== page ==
Dream Builder: The Story of Architect Philip Freelon by Kelly Starling Lyons (Jan 2020)
Philip Freelon's grandfather was an acclaimed painter of the Harlem Renaissance. His father was a successful businessman who attended the 1963 March on Washington. When Phil decided to attend architecture school, he created his own focus on African American and Islamic designers. He later chose not to build casinos or prisons, instead concentrating on schools, libraries, and museums--buildings that connect people with heritage and fill hearts with joy. And in 2009, Phil's team won a commission that let him use his personal history in service to the country's: the extraordinary Smithsonian National Museum of African American History and Culture.
View the teacher's guide available on the publisher's website.
Get even more ideas for sharing this book! Take a look at the 11/30/20 blog post from School Library Journal's The Classroom Bookshelf.
Immigrant Architect: Rafael Guastavino and the American Dream by Berta de Miguel, Kent Diebolt & Virginia Lorente (Apr 2020)
Rafael Guastavino Sr. was 39 when he left a successful career as an architect in Barcelona. American cities―densely packed and built largely of wood―were experiencing horrific fires, and Guastavino had the solution: The soaring interior spaces created by his tiled vaults and domes made buildings sturdier, fireproof, and beautiful. What he didn’t have was fluent English. Unable to win design commissions, he transferred control of the company to his American-educated son, whose subsequent half-century of inspired design work resulted in major contributions to the built environment of America. The Spanish architects designed more than one thousand iconic spaces across New York City and the United States, such as the New York City Hall Subway Station (still a tourist destination though no longer active), the Manhattan Federal Reserve Bank, the Nebraska State Capitol, the Great Hall of Ellis Island, the Oyster bar at Grand Central Terminal in New York, the Elephant House at the Bronx Zoo, the soaring tiled vaults under the Queensboro Bridge, the central dome of the Cathedral Church of St. John the Divine, and the Boston Public Library. Written in the voice of the son, who was eight years old in 1881 when he immigrated to America with his father, this is their story.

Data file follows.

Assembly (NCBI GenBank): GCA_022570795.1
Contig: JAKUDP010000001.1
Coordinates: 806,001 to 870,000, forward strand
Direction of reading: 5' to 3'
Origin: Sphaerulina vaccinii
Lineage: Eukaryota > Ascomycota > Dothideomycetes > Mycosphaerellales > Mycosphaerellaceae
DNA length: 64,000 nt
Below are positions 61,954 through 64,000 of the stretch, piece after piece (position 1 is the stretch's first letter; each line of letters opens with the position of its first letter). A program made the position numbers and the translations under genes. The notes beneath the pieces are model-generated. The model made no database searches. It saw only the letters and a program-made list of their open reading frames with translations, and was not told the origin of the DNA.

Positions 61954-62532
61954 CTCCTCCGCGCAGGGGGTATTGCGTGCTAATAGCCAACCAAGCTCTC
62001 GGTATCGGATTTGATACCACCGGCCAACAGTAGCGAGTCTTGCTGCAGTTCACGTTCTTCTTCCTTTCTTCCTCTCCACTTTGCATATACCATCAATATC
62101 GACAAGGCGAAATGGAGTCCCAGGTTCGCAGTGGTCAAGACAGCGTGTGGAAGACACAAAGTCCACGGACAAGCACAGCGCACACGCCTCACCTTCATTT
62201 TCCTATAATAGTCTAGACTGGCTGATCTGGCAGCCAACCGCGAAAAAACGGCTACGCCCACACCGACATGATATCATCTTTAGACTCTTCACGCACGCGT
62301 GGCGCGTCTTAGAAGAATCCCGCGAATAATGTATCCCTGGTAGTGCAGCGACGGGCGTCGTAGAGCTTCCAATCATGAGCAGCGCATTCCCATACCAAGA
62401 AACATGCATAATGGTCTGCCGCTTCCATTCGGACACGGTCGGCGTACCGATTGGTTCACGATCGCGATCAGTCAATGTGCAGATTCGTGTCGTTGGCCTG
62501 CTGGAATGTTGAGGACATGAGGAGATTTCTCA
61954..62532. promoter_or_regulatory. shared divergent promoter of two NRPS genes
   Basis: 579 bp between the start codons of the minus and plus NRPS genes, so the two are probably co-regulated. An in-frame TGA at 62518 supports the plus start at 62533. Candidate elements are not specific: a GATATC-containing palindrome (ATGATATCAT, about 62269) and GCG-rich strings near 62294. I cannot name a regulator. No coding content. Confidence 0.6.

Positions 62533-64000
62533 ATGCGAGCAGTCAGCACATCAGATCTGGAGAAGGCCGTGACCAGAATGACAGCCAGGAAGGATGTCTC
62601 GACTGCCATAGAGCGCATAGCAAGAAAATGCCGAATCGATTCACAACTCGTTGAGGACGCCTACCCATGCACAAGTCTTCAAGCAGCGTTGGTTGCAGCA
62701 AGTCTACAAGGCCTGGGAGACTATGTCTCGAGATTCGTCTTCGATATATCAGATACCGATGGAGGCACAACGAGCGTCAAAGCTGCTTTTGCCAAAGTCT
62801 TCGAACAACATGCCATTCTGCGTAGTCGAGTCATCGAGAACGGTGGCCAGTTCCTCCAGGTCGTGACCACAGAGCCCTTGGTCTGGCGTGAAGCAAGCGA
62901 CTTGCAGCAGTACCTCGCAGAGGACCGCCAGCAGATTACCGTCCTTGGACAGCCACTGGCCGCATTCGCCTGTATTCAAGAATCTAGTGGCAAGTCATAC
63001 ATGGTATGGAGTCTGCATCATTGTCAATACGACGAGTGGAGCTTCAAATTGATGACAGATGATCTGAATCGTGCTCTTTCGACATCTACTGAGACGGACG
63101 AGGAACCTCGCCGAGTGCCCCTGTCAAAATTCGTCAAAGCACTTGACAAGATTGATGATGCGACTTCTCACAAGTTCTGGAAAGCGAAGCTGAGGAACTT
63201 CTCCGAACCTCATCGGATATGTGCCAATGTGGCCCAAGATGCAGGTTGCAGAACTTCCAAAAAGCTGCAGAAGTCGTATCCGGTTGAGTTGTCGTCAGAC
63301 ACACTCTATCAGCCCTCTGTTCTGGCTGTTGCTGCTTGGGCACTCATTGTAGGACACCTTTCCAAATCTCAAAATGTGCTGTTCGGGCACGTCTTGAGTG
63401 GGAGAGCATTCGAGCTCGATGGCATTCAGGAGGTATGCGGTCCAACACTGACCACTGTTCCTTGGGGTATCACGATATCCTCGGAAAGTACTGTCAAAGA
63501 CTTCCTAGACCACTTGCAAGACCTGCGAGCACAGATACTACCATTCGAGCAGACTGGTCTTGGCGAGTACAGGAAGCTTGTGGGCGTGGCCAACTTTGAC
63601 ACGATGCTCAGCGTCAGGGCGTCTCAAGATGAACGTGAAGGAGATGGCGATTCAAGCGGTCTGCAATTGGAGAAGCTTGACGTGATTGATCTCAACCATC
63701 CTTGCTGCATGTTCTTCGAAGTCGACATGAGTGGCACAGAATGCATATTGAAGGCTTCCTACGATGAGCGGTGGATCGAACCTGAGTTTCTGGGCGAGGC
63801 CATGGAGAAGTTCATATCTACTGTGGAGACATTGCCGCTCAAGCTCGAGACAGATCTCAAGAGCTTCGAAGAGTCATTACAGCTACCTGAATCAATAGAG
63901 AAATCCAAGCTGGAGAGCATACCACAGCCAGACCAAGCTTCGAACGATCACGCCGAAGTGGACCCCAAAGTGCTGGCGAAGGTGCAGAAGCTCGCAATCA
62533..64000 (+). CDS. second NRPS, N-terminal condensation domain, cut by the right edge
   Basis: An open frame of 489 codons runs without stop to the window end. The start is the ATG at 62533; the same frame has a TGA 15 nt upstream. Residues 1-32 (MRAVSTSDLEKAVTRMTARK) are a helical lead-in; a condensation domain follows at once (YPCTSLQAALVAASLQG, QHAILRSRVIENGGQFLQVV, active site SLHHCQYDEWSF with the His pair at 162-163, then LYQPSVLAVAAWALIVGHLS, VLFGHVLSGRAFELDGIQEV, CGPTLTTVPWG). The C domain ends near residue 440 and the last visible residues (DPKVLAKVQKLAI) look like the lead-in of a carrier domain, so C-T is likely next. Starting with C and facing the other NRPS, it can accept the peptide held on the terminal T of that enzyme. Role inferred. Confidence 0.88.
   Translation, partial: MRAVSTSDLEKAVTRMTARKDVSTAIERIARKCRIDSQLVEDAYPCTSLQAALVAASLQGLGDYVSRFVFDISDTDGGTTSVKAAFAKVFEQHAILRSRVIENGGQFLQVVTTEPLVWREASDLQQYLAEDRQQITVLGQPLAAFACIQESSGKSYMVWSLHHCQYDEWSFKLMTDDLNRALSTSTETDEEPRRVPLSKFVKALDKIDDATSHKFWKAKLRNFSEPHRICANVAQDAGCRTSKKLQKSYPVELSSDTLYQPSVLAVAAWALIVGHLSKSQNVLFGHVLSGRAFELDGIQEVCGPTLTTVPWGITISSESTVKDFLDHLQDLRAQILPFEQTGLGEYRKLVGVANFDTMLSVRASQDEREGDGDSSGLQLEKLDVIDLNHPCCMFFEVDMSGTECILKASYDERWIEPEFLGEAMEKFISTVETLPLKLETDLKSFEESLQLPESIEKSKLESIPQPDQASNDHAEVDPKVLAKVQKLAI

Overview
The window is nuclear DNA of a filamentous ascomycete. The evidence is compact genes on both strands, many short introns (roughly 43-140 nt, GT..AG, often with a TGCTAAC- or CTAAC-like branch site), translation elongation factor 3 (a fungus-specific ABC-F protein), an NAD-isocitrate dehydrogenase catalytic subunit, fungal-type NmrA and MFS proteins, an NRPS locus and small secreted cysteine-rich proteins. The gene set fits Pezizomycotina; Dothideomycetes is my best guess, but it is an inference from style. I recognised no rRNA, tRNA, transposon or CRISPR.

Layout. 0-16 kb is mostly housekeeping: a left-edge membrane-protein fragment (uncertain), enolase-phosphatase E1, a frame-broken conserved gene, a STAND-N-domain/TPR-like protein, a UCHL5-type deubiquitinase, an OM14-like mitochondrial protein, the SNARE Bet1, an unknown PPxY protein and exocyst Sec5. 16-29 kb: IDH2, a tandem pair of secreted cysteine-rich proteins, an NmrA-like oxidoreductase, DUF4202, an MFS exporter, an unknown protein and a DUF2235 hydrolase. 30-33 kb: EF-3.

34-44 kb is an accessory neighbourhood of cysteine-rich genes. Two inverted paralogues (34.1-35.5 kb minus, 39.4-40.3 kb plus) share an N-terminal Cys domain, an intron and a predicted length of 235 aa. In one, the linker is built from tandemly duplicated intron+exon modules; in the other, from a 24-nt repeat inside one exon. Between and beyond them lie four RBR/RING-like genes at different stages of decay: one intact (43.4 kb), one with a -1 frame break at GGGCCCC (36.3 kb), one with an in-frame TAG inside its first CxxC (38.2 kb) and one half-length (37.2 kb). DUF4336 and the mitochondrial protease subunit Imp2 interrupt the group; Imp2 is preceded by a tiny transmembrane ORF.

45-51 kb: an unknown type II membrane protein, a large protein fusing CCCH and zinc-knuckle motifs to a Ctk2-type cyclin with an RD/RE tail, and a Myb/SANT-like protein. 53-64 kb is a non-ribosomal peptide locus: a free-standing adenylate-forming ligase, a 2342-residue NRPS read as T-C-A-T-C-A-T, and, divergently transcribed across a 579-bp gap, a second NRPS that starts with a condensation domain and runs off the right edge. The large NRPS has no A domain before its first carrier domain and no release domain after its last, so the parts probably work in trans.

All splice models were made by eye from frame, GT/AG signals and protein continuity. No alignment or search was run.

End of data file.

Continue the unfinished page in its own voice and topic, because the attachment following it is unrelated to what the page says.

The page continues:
Building Zaha: The Story of Architect Zaha Hadid by Victoria Tenter-Krylov (Dec 2020)
The city of Baghdad was full of thinkers, artists, and scientists, the littlest among them Zaha Hadid. Zaha knew from a young age that she wanted to be an architect. She set goals for herself and followed them against all odds. A woman in a man's world, and a person of color in a white field, Zaha was met with resistance at every turn. When critics called her a diva and claimed her ideas were unbuildable, she didn't let their judgments stop her from setting goals and achieving them one by one, finding innovative ways to build projects that became famous the world over. She persisted, she followed her dreams, and she succeeded.